As the dust continues to settle on New Jersey’s legalization and decriminalization of cannabis, employers should take note of the laws’ significant employment implications. While forthcoming regulations will better define the contours of the new requirements, below are the most pressing takeaways for New Jersey employers.
Continue Reading What New State Cannabis Legalization Means for New Jersey Employers

Leafly and Whitney Economics have issued an annual jobs report reflecting updated jobs and revenue numbers for the state-legal cannabis industry in 2020. While 2020 will be remembered as the year that a deadly pandemic shuttered thousands of small businesses, it should also be remembered as the year that set the cannabis industry on a path to become a leading economic contributor to the U.S. economy.
Continue Reading Leafly Releases Job Report: Cannabis Job Growth “Astonishing”

The possession, distribution, and use of cannabis remains illegal under federal law. Consequently, in isolation, employers may believe that enforcing their zero-tolerance policies for drug use (as referenced here, zero-tolerance refers to policies that prohibit any on-duty or off-duty use of unlawful cannabis products) remains a defensible position, including in response to employee complaints that such policies restrict employees’ otherwise permissible use of cannabis products. But how does state legalization of recreational and medical cannabis use fit into the mix? As states become increasingly tolerant of cannabis use, employers may need to reconsider whether their anti-drug and drug-testing policies are compliant with applicable law in order to minimize the risk of discrimination or failure-to-accommodate claims resulting from the employer’s restrictions on the purportedly lawful use of cannabis products.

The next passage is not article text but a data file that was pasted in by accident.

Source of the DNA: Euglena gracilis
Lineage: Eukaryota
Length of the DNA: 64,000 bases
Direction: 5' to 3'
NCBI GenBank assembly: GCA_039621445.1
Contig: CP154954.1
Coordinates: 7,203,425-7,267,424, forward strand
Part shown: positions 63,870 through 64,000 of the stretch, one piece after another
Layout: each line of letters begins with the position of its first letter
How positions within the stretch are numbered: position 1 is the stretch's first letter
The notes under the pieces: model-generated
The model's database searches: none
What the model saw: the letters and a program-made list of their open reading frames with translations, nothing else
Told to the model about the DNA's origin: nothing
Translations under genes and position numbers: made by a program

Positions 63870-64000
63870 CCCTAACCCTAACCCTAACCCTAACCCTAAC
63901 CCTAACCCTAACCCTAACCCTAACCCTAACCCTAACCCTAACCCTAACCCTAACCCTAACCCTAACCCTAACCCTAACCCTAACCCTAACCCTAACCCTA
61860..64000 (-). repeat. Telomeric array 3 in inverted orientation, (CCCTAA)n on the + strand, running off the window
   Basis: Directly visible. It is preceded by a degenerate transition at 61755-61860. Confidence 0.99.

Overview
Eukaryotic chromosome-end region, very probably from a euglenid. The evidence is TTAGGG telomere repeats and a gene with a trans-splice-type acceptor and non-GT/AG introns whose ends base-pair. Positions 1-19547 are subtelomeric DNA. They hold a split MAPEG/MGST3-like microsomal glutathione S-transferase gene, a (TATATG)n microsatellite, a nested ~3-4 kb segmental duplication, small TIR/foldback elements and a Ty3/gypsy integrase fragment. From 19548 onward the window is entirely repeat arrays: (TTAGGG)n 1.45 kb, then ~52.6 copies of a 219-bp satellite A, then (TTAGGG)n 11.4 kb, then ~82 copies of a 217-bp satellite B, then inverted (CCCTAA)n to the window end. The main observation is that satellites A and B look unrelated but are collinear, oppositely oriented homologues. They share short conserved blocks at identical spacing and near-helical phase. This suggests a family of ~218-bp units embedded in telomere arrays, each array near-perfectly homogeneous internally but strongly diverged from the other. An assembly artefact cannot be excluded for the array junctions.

Continue Reading Zero Tolerance for Zero-Tolerance Policies? The Impact of Cannabis Legalization on Workplace Drug Policies